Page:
1st April 2020 was the end of navaratri, the day of kanjak, where girls are treated like devis. I got up early, washed and bathed myself (which is a whole difficult work for a teen). It was all in all my happy day. After all I was a kanjak. I’d get pampered and treated like a princess. But something happened. Something so emotionally straining for me which pushed me to write an article about this. I was in the shower, rinsing myself, then mother shouted, wash your hair, I’d already done that a day before. I didn’t want to. I said no. This time a bit violently, mother shouted, don’t sit for the kanjak then. I forgot to mention, I was menstruating.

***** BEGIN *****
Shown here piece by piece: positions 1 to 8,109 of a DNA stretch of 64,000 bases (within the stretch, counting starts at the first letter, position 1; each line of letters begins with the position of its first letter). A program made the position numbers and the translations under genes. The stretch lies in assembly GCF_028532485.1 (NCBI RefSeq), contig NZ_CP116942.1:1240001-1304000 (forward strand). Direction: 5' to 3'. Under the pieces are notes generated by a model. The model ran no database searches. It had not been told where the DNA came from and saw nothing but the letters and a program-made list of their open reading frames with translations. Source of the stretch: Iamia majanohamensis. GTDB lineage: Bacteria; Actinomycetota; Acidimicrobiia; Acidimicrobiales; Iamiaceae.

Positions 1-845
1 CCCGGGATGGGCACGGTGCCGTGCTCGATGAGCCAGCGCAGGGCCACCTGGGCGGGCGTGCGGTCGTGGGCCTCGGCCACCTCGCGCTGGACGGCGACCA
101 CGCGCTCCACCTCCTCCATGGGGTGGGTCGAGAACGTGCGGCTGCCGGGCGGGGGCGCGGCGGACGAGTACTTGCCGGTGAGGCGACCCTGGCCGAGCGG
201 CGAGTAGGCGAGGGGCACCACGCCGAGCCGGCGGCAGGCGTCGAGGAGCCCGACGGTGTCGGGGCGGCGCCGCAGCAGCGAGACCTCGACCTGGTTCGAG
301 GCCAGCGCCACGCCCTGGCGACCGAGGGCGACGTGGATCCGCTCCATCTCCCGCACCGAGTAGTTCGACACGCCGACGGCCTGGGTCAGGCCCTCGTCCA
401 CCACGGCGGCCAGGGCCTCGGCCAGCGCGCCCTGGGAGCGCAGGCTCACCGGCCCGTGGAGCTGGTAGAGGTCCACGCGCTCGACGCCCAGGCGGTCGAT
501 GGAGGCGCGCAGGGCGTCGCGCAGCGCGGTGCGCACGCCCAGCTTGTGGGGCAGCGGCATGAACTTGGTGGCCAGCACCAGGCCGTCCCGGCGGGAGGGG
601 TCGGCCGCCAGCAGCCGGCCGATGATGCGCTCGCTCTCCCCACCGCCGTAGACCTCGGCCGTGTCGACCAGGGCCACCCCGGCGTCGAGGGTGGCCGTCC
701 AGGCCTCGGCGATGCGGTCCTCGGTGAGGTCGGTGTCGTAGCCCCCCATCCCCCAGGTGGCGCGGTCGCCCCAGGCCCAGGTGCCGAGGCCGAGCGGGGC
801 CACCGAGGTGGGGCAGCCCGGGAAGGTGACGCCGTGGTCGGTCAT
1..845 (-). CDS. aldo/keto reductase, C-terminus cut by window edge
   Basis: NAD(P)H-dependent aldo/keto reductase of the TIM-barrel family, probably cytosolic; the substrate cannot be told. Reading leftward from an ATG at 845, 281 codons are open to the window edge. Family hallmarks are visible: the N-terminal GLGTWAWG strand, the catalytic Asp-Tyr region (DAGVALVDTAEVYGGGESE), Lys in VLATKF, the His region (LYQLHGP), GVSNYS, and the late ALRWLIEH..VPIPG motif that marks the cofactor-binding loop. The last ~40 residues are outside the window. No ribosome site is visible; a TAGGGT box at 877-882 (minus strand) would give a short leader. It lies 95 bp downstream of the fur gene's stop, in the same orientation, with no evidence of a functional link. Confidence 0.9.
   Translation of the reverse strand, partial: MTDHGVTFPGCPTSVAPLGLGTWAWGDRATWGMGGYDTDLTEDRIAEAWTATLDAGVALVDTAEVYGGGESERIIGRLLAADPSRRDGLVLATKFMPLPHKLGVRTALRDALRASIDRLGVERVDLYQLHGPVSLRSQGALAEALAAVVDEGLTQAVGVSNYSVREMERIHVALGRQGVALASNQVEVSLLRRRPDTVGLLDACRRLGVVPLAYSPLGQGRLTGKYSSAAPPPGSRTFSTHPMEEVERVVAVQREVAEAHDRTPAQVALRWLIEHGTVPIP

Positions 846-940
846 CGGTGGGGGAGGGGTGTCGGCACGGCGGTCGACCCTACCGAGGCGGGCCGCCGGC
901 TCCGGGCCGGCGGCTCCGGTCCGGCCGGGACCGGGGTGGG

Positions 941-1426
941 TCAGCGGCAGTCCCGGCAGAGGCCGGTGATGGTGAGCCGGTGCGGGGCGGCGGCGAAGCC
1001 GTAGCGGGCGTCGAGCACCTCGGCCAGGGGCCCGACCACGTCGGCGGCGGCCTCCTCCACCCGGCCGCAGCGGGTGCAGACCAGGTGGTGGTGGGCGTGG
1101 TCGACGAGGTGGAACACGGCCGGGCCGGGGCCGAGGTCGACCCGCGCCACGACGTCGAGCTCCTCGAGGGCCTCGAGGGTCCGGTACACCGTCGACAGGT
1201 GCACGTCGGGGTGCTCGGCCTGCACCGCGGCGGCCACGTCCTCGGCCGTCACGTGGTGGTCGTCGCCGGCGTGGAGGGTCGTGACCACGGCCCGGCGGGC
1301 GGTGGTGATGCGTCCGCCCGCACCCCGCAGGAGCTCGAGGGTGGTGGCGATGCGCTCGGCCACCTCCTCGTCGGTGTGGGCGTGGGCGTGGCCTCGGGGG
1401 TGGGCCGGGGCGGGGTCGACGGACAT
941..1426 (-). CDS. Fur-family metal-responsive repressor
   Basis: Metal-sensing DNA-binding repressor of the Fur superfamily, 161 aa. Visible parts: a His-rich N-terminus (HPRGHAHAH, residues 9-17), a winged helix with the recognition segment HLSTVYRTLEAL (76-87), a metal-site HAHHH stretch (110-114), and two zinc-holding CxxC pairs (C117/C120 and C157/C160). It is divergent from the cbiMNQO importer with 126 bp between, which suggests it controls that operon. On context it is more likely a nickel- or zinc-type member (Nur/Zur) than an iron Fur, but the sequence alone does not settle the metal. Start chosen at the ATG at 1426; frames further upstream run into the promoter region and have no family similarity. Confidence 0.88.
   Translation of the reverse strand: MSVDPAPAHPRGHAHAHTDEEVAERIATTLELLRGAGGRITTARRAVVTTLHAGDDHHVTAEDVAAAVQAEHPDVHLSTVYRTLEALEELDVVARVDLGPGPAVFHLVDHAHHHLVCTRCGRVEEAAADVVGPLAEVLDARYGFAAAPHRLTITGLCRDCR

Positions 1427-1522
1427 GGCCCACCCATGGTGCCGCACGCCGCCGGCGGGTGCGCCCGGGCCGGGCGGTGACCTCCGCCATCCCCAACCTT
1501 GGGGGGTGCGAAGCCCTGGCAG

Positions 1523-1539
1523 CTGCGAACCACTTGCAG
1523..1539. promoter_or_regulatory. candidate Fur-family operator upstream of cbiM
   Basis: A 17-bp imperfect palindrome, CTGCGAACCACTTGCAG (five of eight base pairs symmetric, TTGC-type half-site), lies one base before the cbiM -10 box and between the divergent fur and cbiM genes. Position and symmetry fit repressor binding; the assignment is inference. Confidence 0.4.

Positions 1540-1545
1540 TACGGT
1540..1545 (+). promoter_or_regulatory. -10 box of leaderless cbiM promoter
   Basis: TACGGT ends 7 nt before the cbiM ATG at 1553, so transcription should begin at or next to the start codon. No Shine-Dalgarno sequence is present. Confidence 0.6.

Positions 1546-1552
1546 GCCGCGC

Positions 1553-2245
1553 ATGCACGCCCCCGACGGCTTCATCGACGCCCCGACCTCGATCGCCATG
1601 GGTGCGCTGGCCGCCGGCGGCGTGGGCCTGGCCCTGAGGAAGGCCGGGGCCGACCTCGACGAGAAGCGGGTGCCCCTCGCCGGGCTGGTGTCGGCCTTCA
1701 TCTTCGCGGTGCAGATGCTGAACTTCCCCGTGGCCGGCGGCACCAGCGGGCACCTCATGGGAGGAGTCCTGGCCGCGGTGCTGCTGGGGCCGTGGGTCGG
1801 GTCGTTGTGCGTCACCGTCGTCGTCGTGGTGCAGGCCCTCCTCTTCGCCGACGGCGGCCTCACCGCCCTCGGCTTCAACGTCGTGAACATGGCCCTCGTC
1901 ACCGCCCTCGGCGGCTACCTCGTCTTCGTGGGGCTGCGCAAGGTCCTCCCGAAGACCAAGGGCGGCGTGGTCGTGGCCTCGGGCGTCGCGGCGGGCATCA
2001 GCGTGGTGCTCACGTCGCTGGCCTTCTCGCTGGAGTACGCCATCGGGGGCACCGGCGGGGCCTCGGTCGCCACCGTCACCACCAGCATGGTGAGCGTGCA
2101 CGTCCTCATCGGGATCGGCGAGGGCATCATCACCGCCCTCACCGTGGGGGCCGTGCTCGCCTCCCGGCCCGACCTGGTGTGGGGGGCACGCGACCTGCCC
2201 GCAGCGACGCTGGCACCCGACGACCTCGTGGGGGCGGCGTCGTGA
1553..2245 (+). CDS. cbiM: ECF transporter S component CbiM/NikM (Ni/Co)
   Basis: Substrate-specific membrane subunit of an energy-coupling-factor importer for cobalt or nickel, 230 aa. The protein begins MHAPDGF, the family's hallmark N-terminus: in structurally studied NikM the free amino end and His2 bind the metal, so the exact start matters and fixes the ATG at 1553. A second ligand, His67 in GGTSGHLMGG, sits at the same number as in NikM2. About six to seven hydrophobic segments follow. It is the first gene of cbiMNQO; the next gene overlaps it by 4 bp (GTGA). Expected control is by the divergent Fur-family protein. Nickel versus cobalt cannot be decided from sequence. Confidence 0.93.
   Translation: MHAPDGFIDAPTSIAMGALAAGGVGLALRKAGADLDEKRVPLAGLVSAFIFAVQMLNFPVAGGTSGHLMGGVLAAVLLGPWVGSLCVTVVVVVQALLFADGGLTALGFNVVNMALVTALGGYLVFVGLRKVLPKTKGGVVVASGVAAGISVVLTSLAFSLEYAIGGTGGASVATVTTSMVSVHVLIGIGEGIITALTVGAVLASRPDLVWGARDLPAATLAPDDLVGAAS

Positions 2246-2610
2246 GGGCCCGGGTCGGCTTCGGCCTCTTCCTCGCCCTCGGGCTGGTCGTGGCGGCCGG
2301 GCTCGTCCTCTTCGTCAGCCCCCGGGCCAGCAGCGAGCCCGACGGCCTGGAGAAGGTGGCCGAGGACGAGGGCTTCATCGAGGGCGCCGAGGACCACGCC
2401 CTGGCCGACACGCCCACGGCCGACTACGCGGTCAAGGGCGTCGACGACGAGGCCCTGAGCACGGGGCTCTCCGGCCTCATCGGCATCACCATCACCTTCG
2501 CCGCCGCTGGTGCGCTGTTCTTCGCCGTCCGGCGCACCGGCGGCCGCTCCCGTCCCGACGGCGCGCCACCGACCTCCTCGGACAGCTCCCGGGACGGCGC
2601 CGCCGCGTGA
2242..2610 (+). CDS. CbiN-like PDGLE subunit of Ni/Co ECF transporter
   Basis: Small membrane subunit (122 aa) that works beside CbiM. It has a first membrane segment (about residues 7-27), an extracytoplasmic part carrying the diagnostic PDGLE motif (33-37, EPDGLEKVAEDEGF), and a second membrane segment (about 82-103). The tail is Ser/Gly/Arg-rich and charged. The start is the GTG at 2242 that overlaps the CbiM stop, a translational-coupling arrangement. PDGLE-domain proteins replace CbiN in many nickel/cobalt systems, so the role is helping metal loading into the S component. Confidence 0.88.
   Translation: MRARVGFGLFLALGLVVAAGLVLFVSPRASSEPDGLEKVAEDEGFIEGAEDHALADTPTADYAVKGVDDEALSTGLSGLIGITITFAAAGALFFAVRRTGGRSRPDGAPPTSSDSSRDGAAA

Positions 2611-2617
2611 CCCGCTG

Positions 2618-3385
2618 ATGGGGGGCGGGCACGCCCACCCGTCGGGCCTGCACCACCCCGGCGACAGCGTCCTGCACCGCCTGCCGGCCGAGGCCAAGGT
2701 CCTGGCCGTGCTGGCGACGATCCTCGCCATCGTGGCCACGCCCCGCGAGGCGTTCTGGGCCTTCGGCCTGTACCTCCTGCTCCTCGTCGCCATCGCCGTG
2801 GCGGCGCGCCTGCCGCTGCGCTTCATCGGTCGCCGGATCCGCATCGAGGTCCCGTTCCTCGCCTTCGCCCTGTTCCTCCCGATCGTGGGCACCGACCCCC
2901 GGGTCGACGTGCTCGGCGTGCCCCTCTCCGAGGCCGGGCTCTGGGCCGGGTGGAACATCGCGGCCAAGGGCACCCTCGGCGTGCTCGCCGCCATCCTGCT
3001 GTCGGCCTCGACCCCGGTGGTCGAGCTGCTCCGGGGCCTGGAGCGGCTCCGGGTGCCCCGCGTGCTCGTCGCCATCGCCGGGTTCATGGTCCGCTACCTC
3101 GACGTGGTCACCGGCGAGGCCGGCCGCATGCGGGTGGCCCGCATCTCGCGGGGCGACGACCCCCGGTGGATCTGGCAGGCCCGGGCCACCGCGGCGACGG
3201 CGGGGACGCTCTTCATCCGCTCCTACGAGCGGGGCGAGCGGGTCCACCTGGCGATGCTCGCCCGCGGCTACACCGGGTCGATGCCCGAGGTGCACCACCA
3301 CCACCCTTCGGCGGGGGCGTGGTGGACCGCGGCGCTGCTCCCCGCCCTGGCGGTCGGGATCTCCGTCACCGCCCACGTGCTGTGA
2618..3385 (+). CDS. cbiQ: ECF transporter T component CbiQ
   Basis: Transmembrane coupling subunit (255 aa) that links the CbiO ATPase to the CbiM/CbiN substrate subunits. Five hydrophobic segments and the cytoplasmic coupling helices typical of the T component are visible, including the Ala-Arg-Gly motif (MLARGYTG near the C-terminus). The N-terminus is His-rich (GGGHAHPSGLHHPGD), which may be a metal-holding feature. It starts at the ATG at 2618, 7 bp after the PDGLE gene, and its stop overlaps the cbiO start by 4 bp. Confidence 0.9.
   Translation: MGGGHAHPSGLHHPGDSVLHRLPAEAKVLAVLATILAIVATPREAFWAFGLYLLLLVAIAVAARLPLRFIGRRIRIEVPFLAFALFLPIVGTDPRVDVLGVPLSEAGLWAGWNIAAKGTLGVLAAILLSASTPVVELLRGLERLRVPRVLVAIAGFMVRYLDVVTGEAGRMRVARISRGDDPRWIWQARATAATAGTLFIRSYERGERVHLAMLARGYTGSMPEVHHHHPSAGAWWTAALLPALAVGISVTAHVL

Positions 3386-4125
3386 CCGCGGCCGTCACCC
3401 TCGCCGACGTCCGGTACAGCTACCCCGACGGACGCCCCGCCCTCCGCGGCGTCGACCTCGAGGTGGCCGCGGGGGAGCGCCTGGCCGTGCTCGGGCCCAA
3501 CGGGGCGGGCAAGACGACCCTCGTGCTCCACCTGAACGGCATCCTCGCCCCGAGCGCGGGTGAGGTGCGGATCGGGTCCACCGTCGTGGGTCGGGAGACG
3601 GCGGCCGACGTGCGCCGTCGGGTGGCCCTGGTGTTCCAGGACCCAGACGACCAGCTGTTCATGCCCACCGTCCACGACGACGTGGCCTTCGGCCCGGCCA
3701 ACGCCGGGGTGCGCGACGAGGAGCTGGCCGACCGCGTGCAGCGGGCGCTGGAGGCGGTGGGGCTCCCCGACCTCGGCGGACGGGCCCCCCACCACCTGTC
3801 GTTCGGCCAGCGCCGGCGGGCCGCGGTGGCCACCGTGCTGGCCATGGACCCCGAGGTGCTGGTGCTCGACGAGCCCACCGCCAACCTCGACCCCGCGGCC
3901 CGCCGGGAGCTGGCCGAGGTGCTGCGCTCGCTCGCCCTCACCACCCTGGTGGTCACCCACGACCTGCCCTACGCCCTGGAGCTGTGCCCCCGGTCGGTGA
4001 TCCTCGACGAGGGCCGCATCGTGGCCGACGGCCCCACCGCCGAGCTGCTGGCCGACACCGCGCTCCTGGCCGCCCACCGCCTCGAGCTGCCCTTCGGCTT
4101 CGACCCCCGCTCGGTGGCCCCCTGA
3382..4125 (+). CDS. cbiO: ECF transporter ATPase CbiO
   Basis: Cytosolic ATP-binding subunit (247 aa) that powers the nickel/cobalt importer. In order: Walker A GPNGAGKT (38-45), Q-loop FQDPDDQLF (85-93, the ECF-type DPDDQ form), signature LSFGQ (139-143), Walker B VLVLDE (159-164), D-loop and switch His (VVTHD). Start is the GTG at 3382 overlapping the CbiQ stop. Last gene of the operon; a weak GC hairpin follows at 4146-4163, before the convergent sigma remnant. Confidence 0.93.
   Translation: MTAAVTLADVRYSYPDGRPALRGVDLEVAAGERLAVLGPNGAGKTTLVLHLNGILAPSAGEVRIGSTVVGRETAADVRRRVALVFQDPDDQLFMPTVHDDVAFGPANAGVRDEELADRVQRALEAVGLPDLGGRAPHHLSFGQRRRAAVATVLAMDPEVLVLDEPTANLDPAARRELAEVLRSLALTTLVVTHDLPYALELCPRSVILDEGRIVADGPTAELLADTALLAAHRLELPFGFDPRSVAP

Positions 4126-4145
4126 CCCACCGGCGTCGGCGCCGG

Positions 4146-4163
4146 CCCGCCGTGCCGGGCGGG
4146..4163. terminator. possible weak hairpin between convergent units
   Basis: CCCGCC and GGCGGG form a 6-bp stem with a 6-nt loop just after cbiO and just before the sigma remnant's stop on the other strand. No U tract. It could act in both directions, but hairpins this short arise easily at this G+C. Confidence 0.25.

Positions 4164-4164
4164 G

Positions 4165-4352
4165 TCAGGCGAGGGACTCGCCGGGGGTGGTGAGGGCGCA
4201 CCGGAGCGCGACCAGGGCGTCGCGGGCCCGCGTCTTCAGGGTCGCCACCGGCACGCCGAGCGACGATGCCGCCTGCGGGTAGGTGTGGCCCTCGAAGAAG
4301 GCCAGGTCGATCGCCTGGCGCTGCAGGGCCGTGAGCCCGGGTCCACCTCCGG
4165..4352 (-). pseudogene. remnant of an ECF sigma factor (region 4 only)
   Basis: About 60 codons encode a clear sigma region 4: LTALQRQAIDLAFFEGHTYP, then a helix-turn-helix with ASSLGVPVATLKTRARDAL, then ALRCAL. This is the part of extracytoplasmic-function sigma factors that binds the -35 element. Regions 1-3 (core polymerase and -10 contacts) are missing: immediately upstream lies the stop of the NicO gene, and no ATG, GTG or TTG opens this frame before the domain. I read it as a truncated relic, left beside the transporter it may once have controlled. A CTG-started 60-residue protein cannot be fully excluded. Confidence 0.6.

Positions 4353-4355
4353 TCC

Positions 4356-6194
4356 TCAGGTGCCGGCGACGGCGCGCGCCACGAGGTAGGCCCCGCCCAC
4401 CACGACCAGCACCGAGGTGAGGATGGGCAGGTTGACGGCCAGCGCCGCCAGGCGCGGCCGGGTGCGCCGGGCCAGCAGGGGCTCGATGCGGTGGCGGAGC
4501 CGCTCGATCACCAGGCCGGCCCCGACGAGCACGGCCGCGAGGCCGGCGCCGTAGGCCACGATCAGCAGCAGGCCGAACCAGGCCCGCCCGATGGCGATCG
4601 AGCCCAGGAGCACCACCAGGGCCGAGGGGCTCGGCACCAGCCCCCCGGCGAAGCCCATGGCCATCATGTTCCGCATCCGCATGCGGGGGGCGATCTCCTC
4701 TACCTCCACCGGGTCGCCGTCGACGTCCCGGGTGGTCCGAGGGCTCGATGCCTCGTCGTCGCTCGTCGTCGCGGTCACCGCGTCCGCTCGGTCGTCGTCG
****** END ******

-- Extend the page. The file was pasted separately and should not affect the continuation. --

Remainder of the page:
Corona epidemic was ever increasing. No other girl was present except me and my sister. In the shower, early morning, I stood there, remembering Frost’s poem, staring at the two roads diverged. The first one was obvious, I’d wash my hair and then sit as a kanjak. The second road was the one not taken, the one which I wanted to take. In simple words, I shall refuse to wash my hair, emphasising that I am just as pure with menstruation. It would be a great fight in the morning, lots of screaming and crying, maybe my parents would refuse to talk to me for a while, but ultimately, I would be successful in breaking a heinous tradition.
I took the road which all Hindu women had been taking for generations. I poured water onto my hair and let the feeling of something breaking inside fade away. From far away, I watched me go numb while my folks were worshipping the goddess and praying for the Kanjak’s Ashirvad.
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